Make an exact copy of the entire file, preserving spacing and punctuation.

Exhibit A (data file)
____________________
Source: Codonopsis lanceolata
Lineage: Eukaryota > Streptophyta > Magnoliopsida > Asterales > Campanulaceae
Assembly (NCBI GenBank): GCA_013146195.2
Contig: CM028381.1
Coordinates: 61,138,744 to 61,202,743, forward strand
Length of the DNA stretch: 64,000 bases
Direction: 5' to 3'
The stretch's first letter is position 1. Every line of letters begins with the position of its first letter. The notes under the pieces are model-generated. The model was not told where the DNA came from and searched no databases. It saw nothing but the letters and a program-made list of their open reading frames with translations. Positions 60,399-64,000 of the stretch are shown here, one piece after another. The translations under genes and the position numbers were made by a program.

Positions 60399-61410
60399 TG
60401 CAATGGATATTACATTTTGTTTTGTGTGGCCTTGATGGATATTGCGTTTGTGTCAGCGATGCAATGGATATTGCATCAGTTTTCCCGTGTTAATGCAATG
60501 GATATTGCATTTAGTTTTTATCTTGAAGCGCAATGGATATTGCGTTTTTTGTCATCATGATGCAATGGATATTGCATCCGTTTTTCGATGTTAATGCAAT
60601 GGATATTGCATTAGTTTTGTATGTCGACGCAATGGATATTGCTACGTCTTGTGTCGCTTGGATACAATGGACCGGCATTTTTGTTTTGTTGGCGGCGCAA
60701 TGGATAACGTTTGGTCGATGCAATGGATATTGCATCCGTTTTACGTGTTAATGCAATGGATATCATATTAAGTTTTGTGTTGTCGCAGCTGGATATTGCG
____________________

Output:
Source: Codonopsis lanceolata
Lineage: Eukaryota > Streptophyta > Magnoliopsida > Asterales > Campanulaceae
Assembly (NCBI GenBank): GCA_013146195.2
Contig: CM028381.1
Coordinates: 61,138,744 to 61,202,743, forward strand
Length of the DNA stretch: 64,000 bases
Direction: 5' to 3'
The stretch's first letter is position 1. Every line of letters begins with the position of its first letter. The notes under the pieces are model-generated. The model was not told where the DNA came from and searched no databases. It saw nothing but the letters and a program-made list of their open reading frames with translations. Positions 60,399-64,000 of the stretch are shown here, one piece after another. The translations under genes and the position numbers were made by a program.

Positions 60399-61410
60399 TG
60401 CAATGGATATTACATTTTGTTTTGTGTGGCCTTGATGGATATTGCGTTTGTGTCAGCGATGCAATGGATATTGCATCAGTTTTCCCGTGTTAATGCAATG
60501 GATATTGCATTTAGTTTTTATCTTGAAGCGCAATGGATATTGCGTTTTTTGTCATCATGATGCAATGGATATTGCATCCGTTTTTCGATGTTAATGCAAT
60601 GGATATTGCATTAGTTTTGTATGTCGACGCAATGGATATTGCTACGTCTTGTGTCGCTTGGATACAATGGACCGGCATTTTTGTTTTGTTGGCGGCGCAA
60701 TGGATAACGTTTGGTCGATGCAATGGATATTGCATCCGTTTTACGTGTTAATGCAATGGATATCATATTAAGTTTTGTGTTGTCGCAGCTGGATATTGCG